Our house is in the midst of putting summer in jars. I canned apple butter today, which had been in the slow cooker overnight. I awoke this morning to the scent of cinnamon and apples, and officially made the switch into fall. I’m no longer craving cucumbers, but have changed my craving to butternut squash.
Putting Food By
All winter my family will recall the sights and scents of summer as we open jars of home-canned fruits and vegetables. “Putting food by” is much more than just filling the larder for winter consumption. It’s an elixir for the soul. Not only is the food good for us, but one of the best prescriptions available for keeping the winter doldrums at bay is homemade strawberry jam on warm toast.
I Learned from my Mother and Grandmothers
Preserving from the garden fulfills my need for a connection with my past. My mother taught me to put food by, and always used everything from the garden. After canning tomatoes, green beans and squash, the leftover vegetables went into chow chow or green tomato piccalilli. Fresh apples and pears went into the root cellar while the overripe fruits were made into musky butters or tangy chutneys. I have many of my mother’s canning jars and they are used over and over again, occasionally finding their way to someone else’s home in the form of a holiday gift.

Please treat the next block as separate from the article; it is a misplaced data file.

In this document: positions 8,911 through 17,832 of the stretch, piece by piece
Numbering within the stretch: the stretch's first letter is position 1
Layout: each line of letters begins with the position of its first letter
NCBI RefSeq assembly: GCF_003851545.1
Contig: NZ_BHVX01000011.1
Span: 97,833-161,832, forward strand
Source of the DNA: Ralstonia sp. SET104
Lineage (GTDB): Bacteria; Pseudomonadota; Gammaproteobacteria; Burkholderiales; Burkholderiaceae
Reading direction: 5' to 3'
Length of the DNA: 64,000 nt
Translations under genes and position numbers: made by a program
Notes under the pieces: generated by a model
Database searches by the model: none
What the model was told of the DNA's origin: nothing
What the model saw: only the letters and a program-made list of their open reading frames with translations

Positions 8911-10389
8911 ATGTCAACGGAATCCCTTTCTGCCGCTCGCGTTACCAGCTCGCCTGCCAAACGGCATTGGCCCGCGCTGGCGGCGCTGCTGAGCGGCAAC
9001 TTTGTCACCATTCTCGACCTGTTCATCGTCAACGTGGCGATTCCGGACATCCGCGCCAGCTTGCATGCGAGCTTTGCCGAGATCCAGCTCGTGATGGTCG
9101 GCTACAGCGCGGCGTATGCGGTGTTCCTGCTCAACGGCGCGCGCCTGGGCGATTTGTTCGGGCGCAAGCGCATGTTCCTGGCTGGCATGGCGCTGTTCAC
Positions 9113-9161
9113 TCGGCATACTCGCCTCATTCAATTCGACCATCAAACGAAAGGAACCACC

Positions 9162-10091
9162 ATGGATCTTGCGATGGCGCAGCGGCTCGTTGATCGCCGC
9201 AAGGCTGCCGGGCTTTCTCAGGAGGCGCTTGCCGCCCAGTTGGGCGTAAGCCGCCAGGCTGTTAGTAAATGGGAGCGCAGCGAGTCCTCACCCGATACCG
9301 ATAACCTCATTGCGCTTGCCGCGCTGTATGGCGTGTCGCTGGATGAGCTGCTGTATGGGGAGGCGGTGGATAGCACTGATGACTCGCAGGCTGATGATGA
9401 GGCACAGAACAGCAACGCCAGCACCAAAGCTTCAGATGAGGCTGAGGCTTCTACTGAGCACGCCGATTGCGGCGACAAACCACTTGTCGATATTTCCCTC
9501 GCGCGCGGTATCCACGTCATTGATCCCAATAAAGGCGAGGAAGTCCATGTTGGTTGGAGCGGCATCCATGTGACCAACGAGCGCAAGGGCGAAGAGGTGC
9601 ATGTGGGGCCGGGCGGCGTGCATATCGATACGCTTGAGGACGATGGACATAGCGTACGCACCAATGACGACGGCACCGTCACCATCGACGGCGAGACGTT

Our kitchen is now a canning kitchen, with the canner taking a position of prominence on the counter, surrounded by canning lids, freezer bags and various utensils for lifting, tightening, pouring and straining. We put up tomatoes, green beans, beets, pickles, hot peppers, relishes, pear and herb vinegars. I’ll make pickles out of just about anything, some of which have become favorites while others end up on the compost pile the following spring.
As I made my evening stroll of the neighborhood the other night, I took a different route than usual and came upon a magnificent garden nestled in an empty lot between two houses. It was divided into six plots, each bursting with cabbages, tomatoes, cucumbers, pole beans, beets, carrots and Swiss chard. This community garden was obviously producing plenty of vegetables for preserving. I trust that those gardeners are gaining the same pleasure from their harvest as I am from mine, and I’ll bet that they will all have cupboards full of summer’s bounty as they roll into a frigid winter.
Even though fall is approaching and bringing with it the bittersweet feeling of losing our long days and warm temperatures, the smells of ripe fruit and vegetables and the bright jars of pear butter, tomato sauce, tarragon vinegar and green tomato pickles make this a luscious time of year.